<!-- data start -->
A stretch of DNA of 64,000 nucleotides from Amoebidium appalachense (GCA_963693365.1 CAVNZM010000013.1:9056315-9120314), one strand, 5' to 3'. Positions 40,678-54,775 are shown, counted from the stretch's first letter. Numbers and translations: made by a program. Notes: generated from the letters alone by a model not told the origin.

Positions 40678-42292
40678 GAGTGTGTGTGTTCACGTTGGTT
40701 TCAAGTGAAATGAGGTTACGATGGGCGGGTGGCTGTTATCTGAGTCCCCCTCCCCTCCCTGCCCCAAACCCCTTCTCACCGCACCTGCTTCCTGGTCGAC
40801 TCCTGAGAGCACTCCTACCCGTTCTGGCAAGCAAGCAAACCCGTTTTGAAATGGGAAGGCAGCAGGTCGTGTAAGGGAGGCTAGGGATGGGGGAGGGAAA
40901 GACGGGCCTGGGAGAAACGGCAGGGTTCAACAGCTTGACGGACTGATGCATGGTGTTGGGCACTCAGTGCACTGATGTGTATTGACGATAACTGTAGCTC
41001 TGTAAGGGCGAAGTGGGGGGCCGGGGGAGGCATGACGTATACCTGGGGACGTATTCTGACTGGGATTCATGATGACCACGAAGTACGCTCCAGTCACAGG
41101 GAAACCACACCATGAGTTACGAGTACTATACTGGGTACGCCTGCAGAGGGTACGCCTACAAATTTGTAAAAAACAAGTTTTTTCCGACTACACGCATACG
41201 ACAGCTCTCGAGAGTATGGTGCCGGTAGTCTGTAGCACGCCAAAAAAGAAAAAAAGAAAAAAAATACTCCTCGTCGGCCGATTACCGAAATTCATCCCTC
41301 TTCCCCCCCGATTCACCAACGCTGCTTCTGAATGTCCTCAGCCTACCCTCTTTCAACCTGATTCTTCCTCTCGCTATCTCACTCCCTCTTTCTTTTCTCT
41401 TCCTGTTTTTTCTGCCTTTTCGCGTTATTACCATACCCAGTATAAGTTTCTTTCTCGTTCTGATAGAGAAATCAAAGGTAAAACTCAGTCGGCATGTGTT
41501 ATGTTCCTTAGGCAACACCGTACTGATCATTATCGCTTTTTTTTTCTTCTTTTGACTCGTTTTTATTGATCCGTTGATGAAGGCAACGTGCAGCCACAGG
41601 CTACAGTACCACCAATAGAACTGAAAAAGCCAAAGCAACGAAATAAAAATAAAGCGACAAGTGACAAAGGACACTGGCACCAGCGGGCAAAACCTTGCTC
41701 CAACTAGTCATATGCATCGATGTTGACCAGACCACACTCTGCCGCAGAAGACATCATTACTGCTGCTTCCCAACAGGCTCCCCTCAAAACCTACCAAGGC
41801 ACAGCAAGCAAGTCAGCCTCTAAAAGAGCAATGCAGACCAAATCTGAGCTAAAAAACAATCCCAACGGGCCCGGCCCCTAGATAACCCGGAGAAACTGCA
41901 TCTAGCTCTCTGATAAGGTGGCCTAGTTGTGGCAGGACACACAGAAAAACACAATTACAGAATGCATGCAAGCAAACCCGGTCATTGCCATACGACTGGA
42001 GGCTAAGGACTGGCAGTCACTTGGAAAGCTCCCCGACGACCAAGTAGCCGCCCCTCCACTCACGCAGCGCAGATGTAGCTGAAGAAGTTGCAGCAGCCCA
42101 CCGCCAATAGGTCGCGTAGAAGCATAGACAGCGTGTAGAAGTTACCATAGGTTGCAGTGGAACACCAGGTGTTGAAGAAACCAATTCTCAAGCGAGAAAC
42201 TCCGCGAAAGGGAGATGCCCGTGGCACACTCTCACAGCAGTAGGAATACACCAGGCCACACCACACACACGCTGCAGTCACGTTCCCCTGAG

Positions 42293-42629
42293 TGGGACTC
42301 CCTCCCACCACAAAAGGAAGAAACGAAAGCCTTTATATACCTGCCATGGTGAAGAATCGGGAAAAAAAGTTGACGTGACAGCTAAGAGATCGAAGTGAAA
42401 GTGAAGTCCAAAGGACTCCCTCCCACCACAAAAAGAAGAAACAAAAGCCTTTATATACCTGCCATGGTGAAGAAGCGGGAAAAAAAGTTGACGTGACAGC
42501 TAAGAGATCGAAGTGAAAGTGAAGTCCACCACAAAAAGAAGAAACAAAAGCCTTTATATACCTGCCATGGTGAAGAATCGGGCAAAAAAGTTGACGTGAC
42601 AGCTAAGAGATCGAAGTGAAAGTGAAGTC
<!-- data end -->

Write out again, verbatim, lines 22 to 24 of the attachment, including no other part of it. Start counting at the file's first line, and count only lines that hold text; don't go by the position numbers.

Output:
42301 CCTCCCACCACAAAAGGAAGAAACGAAAGCCTTTATATACCTGCCATGGTGAAGAATCGGGAAAAAAAGTTGACGTGACAGCTAAGAGATCGAAGTGAAA
42401 GTGAAGTCCAAAGGACTCCCTCCCACCACAAAAAGAAGAAACAAAAGCCTTTATATACCTGCCATGGTGAAGAAGCGGGAAAAAAAGTTGACGTGACAGC
42501 TAAGAGATCGAAGTGAAAGTGAAGTCCACCACAAAAAGAAGAAACAAAAGCCTTTATATACCTGCCATGGTGAAGAATCGGGCAAAAAAGTTGACGTGAC